"Do u think we're gonna make it?" I called out over the sound of rushing wind and our overworked bicycle chains.
"It's ok, Charlie," he cried back. "We're gonna make it. Just go faster!"
We cut through the park where we played soccer on Saturdays and took a shortcut behind the public pool where Christian's mom had gotten that strange rash. Down the grassy hill on which we used to ride the snowboard I found in a dumpster, through the chain link fence that had given a 7th grader tetanus, and across the middle school black top which would never tolerate lowly 3rd graders like us on a school day.
We turned a corner at our old preschool, that, in a sign of the town’s prosperity would years later become a strip club. We passed 'Crybaby Court,' took a right just before the corn field with the haunted house, and then hit the home stretch as Christian yelled out: "Afterburners!! GO!" and the two of us pedaled as fast as we could while making the "khvoooooshhhh" sound of rocket engines.
We took a sharp right and came to a halt in the dirt and gravel parking lot of Little Barry's Burgers. Immediately we stared in horror at Kurtis and Robin who sat with smug expressions across their faces as they sucked down their strawberry milkshakes and ate their Little Barry Combo Meals. A milkshake, cheeseburger and large order of fries for $4.99- they never advertised it, you just had to know what to ask for.
In shame, Christian and I pedaled to them as I let out a meager and exhausted "You win, your way's faster..."
Kurtis looked at the two of us suffering from the summer heat as he pulled two milkshakes out from behind his back.
"It's ok," he smiled. "Robin’s mom drove us. But you know... our way was still faster."
LITTLE BARRY’S BURGERS
Aside from the fact that he ran and owned Little Barry’s Burgers, few things were known about Mr. Mark. He was a cranky old man, bald with a lone tuft by his forehead that never receded along with the rest of his white hair. He was an illegitimate son of the no-good-card-cheating drunk who had initially won the burger stand with a straight flush- back when it was a humble diner.
The no-good-card-cheating drunk had an impressive set of gambling skills, which his son learned and incorporated into business skills. Mr. Mark used these skills to acquire a dry cleaning business, a pharmacy, a liquor store and a barber shop- all of which he placed next to his burger stand, making it the town’s first and only strip mall.
The gravel parking lot and the wide open space nearby was many things to many different people. To children it was a vast universe that could instantly transform into an Amazonian rainforest, or a dystopian future society full of evil robots, or even the infinite depths of outer space. For teenagers it was a communal gathering place to complain about how terrible their communal gathering place was. For adults it was a convenient mecca of cheap sustenance, beer, haircuts, medicine, and dry cleaning.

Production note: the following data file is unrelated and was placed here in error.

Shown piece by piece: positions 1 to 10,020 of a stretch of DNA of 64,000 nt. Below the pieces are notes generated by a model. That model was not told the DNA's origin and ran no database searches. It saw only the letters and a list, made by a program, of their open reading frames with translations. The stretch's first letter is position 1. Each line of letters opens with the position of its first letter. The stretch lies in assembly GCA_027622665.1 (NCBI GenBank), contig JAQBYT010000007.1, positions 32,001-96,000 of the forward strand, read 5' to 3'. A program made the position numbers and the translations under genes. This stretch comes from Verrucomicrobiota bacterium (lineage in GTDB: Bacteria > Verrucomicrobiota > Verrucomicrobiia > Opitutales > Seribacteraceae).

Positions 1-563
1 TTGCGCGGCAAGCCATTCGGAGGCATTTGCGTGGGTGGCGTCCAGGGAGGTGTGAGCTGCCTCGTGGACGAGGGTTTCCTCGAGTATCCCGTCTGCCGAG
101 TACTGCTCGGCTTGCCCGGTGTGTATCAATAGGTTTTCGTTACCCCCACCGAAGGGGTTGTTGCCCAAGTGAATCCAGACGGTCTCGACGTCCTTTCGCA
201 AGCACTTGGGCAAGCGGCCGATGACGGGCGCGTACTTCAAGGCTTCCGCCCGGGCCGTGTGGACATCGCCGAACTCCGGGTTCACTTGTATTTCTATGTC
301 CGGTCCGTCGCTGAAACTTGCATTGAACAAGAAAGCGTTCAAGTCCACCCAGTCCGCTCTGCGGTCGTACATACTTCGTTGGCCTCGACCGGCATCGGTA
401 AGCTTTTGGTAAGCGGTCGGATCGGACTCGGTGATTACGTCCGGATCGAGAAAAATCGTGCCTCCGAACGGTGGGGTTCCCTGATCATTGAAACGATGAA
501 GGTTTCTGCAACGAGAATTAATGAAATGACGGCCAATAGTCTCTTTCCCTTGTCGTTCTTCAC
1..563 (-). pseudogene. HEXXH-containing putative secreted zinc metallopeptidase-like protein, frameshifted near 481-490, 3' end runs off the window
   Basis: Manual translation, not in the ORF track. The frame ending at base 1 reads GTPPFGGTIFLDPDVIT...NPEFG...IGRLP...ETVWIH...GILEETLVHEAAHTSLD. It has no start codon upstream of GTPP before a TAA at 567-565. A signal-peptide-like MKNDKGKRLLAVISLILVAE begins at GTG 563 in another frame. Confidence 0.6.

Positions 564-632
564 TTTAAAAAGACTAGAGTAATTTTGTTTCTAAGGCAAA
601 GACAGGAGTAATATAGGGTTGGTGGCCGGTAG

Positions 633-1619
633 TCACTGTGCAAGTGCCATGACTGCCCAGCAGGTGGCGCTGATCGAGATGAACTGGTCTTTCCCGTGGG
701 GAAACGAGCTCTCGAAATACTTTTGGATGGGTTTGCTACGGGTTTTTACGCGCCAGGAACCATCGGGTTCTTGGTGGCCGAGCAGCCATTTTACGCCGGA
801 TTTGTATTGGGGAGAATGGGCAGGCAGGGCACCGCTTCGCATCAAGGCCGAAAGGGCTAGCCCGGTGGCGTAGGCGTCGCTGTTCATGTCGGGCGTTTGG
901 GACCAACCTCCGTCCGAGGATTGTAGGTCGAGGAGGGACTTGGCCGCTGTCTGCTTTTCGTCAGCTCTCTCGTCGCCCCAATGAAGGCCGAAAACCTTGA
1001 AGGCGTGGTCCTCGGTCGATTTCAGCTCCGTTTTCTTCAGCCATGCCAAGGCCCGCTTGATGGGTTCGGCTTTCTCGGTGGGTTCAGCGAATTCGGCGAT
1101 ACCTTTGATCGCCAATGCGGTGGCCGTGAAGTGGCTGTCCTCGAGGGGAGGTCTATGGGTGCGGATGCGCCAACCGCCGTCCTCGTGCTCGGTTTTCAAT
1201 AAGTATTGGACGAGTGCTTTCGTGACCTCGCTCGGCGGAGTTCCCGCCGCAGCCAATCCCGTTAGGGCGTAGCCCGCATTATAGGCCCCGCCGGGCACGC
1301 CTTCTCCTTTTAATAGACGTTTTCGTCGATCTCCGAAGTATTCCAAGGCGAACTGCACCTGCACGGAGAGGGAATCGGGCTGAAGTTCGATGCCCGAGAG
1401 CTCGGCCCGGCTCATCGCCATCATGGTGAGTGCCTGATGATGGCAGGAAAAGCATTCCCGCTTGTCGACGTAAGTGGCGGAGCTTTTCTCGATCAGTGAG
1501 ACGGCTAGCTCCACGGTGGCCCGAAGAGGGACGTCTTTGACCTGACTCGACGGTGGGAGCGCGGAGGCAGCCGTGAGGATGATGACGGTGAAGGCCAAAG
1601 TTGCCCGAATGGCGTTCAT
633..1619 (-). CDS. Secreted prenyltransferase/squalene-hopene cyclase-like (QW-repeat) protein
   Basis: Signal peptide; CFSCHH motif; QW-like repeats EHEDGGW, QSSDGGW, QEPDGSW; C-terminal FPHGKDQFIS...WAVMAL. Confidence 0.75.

Many of the town’s most innovative ideas found themselves played out on that loose gravel. Everything from the annual flea market, to the monthly farmer’s market. One summer it was even covered in orange cones and turned into a BMX race track to keep the neighborhood kids out of trouble.
Mr. Mark was an important man in the community. Teenagers came to him looking for summer jobs or the chance to score some weed- or whatever drugs he was holding. Kids came to him looking for milkshakes and free shade to escape the summer heat. Adults came to him with a medley of problems- whether it was to borrow money, to seek sound financial advice, to get some gambling tips for the Friday night football games, or just to catch up on the latest gossip about town.
Whatever council was sought, or whatever problems he was presented with- he would absorb them, look about himself in a coy way, stare back in silence for nearly a minute, and then speak in a surly, grunted expression. And whatever words or actions he presented would be exactly what the problem bearer was looking for. Because of this he was never treated as a pleasant man- but an important one nonetheless.
“Hey, Kurtis!” Mr. Mark called out on one warm October day.
“Yea?” Kurtis said, trotting up to the old man before giving one last look back at Robin and Christian.
“Why do you kids always hang out in my parking lot, but never buy anything?”
“Got no money, Mr. Mark.”’
“Well, go get some from your parents.”
“They’re at work.”
“Can’t you get a job? You’re what- like 13 now? Right?”
“I’m 8 Mr. Mark.”
“Ugh..." he half grunted. “Well, tell your brother to come down here before Saturday. I want to have a look at that pitching arm of his- see if it’ll make me as much money as last year.”
“Ok, Mr. Mark.”
“Oh, and here. Here’s 5 dollars, get me a 6 pack from my liquor store.”
“Ok,” Kurtis said, taking careful hold of the bill.